Denise Grady in The New York Times:
The patient, still inside his mother’s womb, came into focus on flat screens in a darkened operating room. Fingers, toes, the soles of his feet — all exquisite, all perfectly formed. But not so his lower back. Smooth skin gave way to an opening that should not have been there, a bare oval exposing a white rim of bone and the nerves of the spinal cord. “All right, it’s the real deal,” said Dr. Michael A. Belfort, the chairman of obstetrics and gynecology at Baylor College of Medicine and obstetrician and gynecologist-in-chief of Texas Children’s Hospital.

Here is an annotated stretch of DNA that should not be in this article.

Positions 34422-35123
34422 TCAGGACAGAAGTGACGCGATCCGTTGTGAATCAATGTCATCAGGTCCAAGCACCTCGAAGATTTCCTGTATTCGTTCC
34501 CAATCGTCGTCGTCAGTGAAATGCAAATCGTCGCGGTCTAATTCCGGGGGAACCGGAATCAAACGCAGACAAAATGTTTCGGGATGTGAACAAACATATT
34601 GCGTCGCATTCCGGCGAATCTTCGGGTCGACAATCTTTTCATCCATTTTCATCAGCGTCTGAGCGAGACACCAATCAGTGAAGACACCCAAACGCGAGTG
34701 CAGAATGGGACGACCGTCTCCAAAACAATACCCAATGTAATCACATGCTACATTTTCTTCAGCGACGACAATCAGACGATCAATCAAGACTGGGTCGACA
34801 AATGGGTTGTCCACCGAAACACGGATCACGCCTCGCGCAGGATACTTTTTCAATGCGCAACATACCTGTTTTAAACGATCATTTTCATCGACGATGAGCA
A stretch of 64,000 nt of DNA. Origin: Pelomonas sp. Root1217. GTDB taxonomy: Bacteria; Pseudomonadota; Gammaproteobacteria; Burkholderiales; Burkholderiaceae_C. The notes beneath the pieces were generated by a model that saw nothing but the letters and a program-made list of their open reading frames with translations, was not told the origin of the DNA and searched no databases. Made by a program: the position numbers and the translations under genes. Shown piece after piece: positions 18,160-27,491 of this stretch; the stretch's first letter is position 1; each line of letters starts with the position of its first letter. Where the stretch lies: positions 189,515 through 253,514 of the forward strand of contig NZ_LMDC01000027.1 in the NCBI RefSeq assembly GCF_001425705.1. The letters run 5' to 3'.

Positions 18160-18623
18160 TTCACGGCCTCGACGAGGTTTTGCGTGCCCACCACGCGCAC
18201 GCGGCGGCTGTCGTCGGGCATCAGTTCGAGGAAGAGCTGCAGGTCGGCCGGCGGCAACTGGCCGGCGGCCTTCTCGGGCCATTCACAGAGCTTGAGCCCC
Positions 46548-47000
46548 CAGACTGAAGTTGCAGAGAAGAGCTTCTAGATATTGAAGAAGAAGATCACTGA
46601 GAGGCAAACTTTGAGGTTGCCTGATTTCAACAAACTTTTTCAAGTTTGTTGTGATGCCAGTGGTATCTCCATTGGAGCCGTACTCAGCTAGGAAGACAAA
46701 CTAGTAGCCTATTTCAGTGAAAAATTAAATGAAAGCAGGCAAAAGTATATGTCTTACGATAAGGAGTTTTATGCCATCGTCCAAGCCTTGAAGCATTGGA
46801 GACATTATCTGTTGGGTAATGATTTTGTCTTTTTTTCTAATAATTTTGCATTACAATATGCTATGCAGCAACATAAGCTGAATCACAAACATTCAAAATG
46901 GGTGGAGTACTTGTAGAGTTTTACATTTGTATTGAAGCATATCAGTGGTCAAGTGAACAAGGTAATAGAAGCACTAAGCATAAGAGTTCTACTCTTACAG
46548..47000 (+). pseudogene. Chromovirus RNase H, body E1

The fetus, 24 weeks and two days old, less than two pounds, was about to have surgery. He had a severe form of spina bifida, in which the backbone and spinal cord do not develop properly. Children born with this condition usually cannot walk, and suffer from fluid buildup in the brain, lack of bladder control and other complications. A pediatric neurosurgeon, Dr. William Whitehead, joined Dr. Belfort at the operating table. Doctors have been performing fetal surgery to repair spina bifida since the 1990s; it is not a cure, but can lessen the degree of disability. But now Dr. Belfort and Dr. Whitehead are testing a new, experimental technique — one that some in the field are eager to learn, but that others regard warily, questioning its long-term safety for the fetus. The surgeons had made a wide incision in the mother’s lower abdomen, gently lifted out her uterus — still attached internally — and made two tiny, 4-millimeter slits. In one, they inserted a “fetoscope,” a small telescope fitted with a camera, light and grasping tool. The second slit was for other miniature instruments. Lit from within, the uterus glowed, red and magical in the darkened room. Spina bifida occurs early, at three to four weeks of pregnancy, when the tissue forming the spinal column should fold into a tube but does not close properly. There are 1,500 to 2,000 cases a year in the United States.